Hoult, Enoch, Hon.
The following data is extracted from History of the Pacific Northwest, Oregon and Washington, 1889.
HON. ENOCH HOULT. - The gentleman above-named was born in Monongahela county, West Virginia, April 18, 1825. His parents were of English descent, coming to American in the Colonial days. He lived in Virginia until his twelfth year, when his father moved to Edgar county, Illinois, in the spring of 1832. There Mr. Hoult grew to manhood and remained until he was thirty-three years of age.
In the fall of 1830 he was married to Miss Jeannette Somerville, daughter of John Somerville, who came from Kentucky to Illinois. In the year 1853 he came with his family overland to Oregon. Leaving Illinois on the 11th of March, they arrived at their destination the 19th day of September. At the time it was considered a very hazardous undertaking to cross the plains with ox-teams, and required a good deal of courage for a man to take such a risk on such a journey. The plains were infested with Indians and marauders; and the only wonder is that more of those pioneers were not killed. Oregon was then entirely new and very sparsely settled, and the people were obliged to undergo all the privations incident to a pioneer life.
Mr. Hoult settled first in Lane county, buying a tract of land twelve miles north of Eugene City. On this farm he lived ten years, improving and building up the place. Here he planted one of the first nurseries of the Willamette valley, which furnished also many of the trees on the now fruitful Rogue river valley.
In the fall of 1863 he removed to Harrisburg, Linn county, where he resided until his demise. Mr. Hoult was the father of eleven children, six of whom survive him: Mrs. Mary E. McCulloch of Pendleton, Mrs. Ella H. Mendenhall of Harrisburg, Mrs. Isabella H. Hendee of Portland, Morgan Hoult of Canyon City, Mrs. Mamie G. Browne of Grant county, and Miss A.L. Hoult of Harrisburg, all of whom are known as honorable and useful members of society. Mrs. Jeannette Hoult died on the first day of April, 1873. All that can be said of the truly good may be said of Mrs. Hoult, - a sincere friend, a faithful Christian, an affectionate wife, a noble and tender mother, and held in the highest esteem by all who knew her.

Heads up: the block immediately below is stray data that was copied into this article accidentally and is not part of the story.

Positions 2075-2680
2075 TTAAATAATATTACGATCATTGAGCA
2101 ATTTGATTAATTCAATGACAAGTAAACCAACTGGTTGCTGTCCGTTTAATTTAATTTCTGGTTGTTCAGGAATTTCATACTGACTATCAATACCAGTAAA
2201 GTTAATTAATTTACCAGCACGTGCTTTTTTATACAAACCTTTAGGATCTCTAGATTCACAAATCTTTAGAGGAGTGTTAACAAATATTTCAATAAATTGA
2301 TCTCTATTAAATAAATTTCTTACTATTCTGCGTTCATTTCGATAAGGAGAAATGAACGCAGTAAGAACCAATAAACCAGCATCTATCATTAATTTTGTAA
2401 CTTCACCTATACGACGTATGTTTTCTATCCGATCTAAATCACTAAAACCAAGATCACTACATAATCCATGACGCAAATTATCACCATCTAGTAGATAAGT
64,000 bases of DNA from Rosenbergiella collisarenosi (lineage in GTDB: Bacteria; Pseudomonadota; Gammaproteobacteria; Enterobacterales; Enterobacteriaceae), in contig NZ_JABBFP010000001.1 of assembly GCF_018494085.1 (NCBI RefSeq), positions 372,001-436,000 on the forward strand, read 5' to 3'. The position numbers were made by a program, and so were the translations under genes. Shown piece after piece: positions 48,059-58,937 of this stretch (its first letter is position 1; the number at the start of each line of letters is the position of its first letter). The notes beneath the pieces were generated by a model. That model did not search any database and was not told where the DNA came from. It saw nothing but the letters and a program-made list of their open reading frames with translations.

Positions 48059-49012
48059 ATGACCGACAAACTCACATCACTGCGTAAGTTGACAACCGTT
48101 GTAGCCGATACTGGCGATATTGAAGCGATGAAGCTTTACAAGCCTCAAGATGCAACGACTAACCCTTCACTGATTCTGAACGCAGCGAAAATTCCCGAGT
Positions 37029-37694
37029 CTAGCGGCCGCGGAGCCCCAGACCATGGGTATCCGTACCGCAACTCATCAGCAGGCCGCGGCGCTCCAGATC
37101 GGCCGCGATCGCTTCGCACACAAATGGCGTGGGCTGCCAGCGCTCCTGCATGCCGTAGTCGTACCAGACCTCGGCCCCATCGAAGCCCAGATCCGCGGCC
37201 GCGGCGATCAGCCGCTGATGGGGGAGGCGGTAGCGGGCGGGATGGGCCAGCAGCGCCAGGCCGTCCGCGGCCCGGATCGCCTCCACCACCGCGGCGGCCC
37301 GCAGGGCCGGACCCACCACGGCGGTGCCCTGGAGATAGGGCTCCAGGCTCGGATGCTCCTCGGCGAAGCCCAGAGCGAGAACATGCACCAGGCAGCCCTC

Mr. Hoult was a warm-hearted, genial gentleman of the old school, full of public spirit, and a zealous worker in the interest of education. He was a man of stern integrity, and was never known to neglect the smallest duty. The duties of every public position that he was called to fill were performed with the most scrupulous exactness; and he had the unwavering confidence of all who knew him. Mr. Hoult was a man far above mediocrity. Very decided in his political opinions, he was prominently identified with the politics of the state, being one of the leaders of the Democratic party in Linn county.
In the year 1857 he was elected a member of the constitutional convention from Lane county, and assisted in framing the constitution of the now prosperous State of Oregon. In 1870 he was elected to the state Senate from Linn county, and was re-elected in 1882. During his last term as state Senator he was the author of the bill to regulate fares and freight upon railroads, known as the "Hoult Law." In every public capacity, to serve the best interest of the people was his highest end and aim; and as a consequence he maintained their respect. He was dignified, obliging, kind and courteous in his conversation, and upright in his dealings with his fellow men. His death causes a void in the community, and true, heartfelt grief to his sorrowing children. Long will his memory live in the hearts of his friends, and his grave be kept green by the filial love of a devotion that cannot forget the sacred ties of consanguinity; and his name will ever be honorably associated among the pioneers of the state. He was a zealous Mason, having filled every station from his initiation to the Royal Arch degree; and, when the Great Architect of the universe called him home, his Masonic brethren laid him to rest, beloved, trusted and honored in life; and in his death a station is made vacant that none can fill.
Source: History of the Pacific Northwest, Oregon and Washington, 1889